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ADvantages of 0-6 Programs

Discussion in 'Pre-Pharmacy' started by Vanessa, Dec 3, 2005.

  1. Vanessa

    Vanessa Junior Member
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    Hello,

    My daughter is a senior in high school. She has a 3,87 GPA. She is interested in pharmacy.

    Would you suggest enrolling in a 0-6 program or another program and just apply after 2 years.

    We live in Michigan. She has been accepted at U of M. But as you know that program is very competive for the actual Pharm D program.

    Any suggestions?

    thanks :)
     
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  3. redroses2006

    redroses2006 Junior Member

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    I am not sure if they still offer this but University of Michigan-College of Pharmacy offers what is called "preferred admission program" to high school students--it's a 7 year program where selected hs students would receive both B.S. of their choice and Pharm.D. after 7 years at U of Michigan. The advantage of this program is that the student is conditionally accepted to the U of Michigan's pharmacy school--so he or she has some freedom to take non-pharmacy related courses to explore his or her other scholarly interest...

    I was accepted into this program when I was in high school but being an out of state applicant, the tuition fee was too great to deal with at that time so I decided not to pursue it (I kind of regret it now but o well...)...but since you are an in-state applicant, this program is perfect for you! I don't know if you can still apply after having been accepted to University of Michigan...but it's definitely something you can look into. U of Michigan-College of Pharmacy is an excellent institution and I highly suggest to take advantage of it.

    I hope this helps...best of luck to you and your daughter.
     
  4. Crazy_Norwegian

    Crazy_Norwegian Testmonkey Extraordinaire
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    Living in Michigan gives you the opportunity to choose from 3 schools in state...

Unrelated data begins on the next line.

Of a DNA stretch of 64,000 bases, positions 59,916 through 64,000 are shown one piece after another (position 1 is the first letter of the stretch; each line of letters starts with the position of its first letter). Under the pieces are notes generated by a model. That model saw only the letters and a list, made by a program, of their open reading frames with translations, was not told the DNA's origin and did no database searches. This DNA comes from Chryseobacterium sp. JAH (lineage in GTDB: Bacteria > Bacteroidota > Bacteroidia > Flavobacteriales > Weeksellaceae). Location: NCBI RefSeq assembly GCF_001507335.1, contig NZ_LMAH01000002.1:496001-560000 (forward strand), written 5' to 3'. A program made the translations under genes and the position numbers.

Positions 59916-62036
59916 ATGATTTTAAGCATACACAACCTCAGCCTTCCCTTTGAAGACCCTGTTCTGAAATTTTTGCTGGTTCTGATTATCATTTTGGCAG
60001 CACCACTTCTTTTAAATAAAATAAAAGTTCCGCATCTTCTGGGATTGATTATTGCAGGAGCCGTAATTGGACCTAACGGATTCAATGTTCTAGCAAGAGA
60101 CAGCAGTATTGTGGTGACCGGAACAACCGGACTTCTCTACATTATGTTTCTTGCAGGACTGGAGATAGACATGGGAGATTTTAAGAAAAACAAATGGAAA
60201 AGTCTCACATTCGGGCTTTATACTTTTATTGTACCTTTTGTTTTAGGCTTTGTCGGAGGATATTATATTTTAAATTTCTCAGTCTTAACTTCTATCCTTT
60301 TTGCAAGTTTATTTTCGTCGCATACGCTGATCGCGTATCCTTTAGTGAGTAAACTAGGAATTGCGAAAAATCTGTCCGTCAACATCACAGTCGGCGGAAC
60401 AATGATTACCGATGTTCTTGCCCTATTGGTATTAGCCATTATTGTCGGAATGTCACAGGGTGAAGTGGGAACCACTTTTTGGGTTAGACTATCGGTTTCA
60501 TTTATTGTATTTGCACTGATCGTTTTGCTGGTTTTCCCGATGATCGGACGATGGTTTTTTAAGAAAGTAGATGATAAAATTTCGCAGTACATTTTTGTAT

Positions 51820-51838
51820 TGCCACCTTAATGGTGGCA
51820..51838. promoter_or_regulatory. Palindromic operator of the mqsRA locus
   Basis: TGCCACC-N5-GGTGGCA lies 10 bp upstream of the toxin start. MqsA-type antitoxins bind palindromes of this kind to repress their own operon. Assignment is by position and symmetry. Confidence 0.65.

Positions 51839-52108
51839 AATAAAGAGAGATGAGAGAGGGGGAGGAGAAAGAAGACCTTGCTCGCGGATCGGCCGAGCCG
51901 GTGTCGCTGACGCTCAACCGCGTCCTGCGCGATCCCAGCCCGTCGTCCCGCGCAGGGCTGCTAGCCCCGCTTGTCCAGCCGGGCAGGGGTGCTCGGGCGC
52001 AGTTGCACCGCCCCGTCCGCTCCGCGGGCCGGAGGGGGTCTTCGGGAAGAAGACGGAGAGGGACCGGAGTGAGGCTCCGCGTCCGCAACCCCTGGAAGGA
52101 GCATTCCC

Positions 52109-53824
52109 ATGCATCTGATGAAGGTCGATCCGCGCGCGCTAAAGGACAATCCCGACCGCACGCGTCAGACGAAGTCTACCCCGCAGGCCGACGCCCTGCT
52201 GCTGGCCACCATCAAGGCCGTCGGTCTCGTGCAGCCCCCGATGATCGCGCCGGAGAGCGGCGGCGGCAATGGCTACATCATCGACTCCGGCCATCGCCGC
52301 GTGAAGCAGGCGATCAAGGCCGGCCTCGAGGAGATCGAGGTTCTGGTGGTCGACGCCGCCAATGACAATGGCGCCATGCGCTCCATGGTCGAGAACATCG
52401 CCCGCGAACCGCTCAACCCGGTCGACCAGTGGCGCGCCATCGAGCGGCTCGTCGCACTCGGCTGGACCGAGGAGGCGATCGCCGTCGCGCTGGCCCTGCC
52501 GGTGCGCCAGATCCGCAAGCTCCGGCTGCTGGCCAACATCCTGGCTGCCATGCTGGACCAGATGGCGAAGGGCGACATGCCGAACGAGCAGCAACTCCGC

U of M
    Wayne State
    Ferris State

    I am personally a first year professional student at Ferris (a P1, as they call us) so I am probably a little biased...

    U of M has an early entry program, however it is limited to just 20 students, AND if you get less than a B in any prereq, you're out. You should also know that it is very difficult (READ: nearly impossible) to get into their pharmacy school w/out doing your undergrad there. Also, since U of M only takes 60 students a year, your odds are further decreased.

    Wayne State only takes 90 students / year, but if you live on that side of Michigan and you can't get into U of M, it's a decent option. I personally don't care for driving in Detroit and Wayne is pretty much a commuter only campus.

    Ferris has an early admission program that is associated with their honors college. Although, to be honest, the requirements for the honors students are basically the same as the regular admits. What really works in a student's favor are the numbers...Ferris takes 150 students / year and they count community college credits the same as four-year credits. This means that it is much easier to transfer in to Ferris, than say, U of M.

    So, if you want to stay in state...
    Ferris takes half the pharmacy students each year (150 / 300)
    U of M prefers their own and only take 60 students
    Wayne State is in downtown Detroit.

    As far as your daughter's situation goes--If she really has her heart set on U of M, she should apply for the guaranteed program, but with only a 3.87 she probably won't get in. If she still feels she wants to go to U of M, she should go there for undergrad. In 2 years, she should apply to all 3 Michigan schools. We have people here (@ Ferris) who didn't make it into U of M's program. If she doesn't have her heart set on Michigan, Ferris's honors option is a good idea--she'd probably get in with her grades...but to be honest, I think that my personal route works pretty well.
    I went to community college for the preq's and saved quite a bit over University tuition rates. And, like I said, Ferris counts comm college courses equally.

    Just my two cents...
     
  5. Vanessa

    Vanessa Junior Member
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    I do believe they still have it. She applied for pre-pharmacy there.


     
  6. Vanessa

    Vanessa Junior Member
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    Thanks for the info. She is looking at out-of-state schools. We know with her good GPA, for Michigan standards, it is not competitve. I thought they only accepted 20.

    Wayne State is an option, so is Ferris. She has also look at Butler (0-6). What is your opinion on programs like that? Any advantage?

    Ferris seems to have a good option. How has it been for you? For honors, what GPA must you maintain? Is the 3rd year slot guaranteed for you being Honors?




     
  7. DaveRX

    DaveRX Junior Member